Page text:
In a move that will make it the largest utility in the U.S., Duke Energy Corp. will pay more than $13 billion to pick up Progress Energy Inc.
One of the reasons behind the move is with the company’s size, it will better afford replacing aging transmission infrastructure and old power plants that are struggling to keep up with tightening environmental regulations.
Today’s transaction will create a business with about 7.1 million electric customers in North Carolina, South Carolina, Florida, Indiana, Kentucky and Ohio.
The combined company will be able to run power plants more efficiently. This will save $600 to $800 million in fuel costs over the five years after the combination is completed, said Duke Chief Executive Jim Rogers.
While much of those savings will pass along to customers, electric bills will not fall. The cost of building new plants, erecting new wires, and upgrading existing plants to meet clean air and clean water regulations are going to increase the cost of power.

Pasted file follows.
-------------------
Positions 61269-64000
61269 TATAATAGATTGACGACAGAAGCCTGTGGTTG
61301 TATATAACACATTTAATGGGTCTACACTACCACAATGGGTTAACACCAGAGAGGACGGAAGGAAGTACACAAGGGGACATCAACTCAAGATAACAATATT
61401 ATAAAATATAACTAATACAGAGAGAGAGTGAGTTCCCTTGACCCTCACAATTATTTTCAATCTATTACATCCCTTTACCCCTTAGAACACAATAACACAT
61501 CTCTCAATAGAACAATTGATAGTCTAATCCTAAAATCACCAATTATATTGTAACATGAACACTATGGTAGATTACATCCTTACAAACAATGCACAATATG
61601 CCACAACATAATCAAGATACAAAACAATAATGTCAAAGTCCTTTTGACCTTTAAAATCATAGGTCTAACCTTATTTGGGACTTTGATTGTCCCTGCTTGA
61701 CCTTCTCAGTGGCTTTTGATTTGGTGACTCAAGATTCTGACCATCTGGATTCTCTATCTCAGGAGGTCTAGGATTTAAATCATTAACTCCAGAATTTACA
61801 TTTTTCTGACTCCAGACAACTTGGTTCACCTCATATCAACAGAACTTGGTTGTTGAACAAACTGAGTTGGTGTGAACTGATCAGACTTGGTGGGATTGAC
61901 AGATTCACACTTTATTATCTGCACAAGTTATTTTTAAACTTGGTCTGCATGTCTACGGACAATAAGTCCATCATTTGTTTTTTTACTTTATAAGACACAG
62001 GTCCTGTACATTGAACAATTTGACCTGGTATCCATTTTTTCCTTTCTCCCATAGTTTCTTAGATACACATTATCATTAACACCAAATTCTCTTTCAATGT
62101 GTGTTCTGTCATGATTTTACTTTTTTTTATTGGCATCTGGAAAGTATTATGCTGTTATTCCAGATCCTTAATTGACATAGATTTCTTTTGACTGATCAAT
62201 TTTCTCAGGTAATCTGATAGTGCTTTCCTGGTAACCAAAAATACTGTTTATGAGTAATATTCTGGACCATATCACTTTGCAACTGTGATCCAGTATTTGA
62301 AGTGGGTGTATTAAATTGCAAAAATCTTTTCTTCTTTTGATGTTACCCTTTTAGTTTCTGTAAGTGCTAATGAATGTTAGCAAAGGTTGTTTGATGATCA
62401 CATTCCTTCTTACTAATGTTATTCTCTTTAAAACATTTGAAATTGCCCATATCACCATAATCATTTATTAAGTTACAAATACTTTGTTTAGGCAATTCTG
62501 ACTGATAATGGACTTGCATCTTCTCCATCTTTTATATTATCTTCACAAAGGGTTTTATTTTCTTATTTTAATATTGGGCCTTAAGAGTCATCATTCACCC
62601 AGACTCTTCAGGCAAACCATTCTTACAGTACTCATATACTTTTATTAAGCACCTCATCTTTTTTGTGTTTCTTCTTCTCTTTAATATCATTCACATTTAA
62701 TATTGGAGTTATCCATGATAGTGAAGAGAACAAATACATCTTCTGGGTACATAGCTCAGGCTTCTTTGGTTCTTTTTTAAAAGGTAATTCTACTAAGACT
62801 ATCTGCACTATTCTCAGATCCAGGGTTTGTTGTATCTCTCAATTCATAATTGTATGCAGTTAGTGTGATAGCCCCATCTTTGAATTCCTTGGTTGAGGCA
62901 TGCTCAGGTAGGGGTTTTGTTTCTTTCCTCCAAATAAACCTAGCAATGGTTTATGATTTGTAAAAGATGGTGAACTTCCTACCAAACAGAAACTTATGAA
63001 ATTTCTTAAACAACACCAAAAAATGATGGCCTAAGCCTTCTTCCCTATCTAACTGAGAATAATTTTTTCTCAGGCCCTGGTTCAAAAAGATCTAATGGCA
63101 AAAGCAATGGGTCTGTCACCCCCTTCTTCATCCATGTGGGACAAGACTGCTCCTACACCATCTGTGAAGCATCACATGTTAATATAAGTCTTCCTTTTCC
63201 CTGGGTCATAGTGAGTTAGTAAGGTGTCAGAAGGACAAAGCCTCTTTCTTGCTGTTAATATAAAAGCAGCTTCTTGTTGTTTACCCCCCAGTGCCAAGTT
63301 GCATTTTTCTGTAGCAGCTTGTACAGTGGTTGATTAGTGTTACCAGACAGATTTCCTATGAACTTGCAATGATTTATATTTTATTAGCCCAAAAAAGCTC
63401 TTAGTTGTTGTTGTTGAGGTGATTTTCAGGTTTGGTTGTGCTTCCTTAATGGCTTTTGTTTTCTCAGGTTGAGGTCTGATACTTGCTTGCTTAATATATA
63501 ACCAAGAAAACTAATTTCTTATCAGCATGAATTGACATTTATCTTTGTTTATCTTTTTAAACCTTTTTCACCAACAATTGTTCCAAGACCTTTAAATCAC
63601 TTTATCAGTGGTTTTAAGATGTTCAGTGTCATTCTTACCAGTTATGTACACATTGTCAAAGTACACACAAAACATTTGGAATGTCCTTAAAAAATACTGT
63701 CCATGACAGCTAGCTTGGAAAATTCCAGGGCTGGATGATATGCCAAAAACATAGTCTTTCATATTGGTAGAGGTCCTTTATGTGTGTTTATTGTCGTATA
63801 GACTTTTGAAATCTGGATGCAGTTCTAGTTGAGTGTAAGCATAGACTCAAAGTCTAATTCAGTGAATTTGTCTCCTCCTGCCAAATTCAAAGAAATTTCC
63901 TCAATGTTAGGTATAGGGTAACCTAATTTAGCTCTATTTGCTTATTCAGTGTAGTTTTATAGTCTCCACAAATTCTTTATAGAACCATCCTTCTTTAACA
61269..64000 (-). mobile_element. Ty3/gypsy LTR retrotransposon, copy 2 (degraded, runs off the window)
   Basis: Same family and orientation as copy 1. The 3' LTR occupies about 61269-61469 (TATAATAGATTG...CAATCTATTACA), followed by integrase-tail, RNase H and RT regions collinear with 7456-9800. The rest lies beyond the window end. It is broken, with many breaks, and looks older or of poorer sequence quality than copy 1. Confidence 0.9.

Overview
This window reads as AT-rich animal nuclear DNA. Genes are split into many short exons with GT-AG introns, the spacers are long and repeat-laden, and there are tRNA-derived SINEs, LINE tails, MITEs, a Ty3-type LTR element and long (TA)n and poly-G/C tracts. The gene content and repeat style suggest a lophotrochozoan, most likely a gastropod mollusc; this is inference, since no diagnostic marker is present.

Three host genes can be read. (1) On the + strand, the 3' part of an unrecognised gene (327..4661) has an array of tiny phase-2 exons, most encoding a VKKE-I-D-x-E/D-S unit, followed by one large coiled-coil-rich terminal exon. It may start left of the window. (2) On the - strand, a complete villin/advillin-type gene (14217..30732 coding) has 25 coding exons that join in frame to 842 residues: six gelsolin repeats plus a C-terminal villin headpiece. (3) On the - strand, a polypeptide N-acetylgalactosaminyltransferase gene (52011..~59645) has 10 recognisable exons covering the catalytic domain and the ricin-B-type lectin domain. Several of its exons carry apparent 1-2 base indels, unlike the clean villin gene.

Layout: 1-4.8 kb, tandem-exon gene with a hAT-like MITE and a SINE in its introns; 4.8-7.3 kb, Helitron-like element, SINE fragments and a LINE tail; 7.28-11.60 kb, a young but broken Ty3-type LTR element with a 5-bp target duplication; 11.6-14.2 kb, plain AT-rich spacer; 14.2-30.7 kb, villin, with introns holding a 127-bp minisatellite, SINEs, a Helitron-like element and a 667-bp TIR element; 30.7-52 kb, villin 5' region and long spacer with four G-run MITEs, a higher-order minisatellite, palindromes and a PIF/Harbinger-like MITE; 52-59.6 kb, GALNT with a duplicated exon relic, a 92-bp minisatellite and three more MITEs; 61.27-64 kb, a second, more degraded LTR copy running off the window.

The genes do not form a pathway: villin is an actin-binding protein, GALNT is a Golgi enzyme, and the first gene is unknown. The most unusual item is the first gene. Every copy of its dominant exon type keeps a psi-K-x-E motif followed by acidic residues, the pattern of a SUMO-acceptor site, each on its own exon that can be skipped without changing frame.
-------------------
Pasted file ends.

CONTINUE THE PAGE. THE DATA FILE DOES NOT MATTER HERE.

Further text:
The companies would not provide details about job cuts, but said they plan to rely heavily on attrition and retirements to reduce the workforce. Both said they have a large number of workers eligible for retirement.
After approval, the combined company would have the third largest fleet of nuclear power plants in the country. They have applications with the Nuclear Regulatory Commission to build three new power plants, though the companies have no plans to begin construction.
Charlotte, NC-based Duke Energy will also assume approximately $12.2 billion in Progress net debt.
When the deal closes, Rogers will become an executive chairman of the new company and advise it on strategic matters while serving as lead spokesperson on energy policy. Progress’ Chief Executive, Bill Johnson, will become president and chief executive of the new company.
The companies aim to close the deal by the end of the year. Progress Energy has its headquarters in Raleigh, N.C. Headquarters for the combined company will be in Charlotte.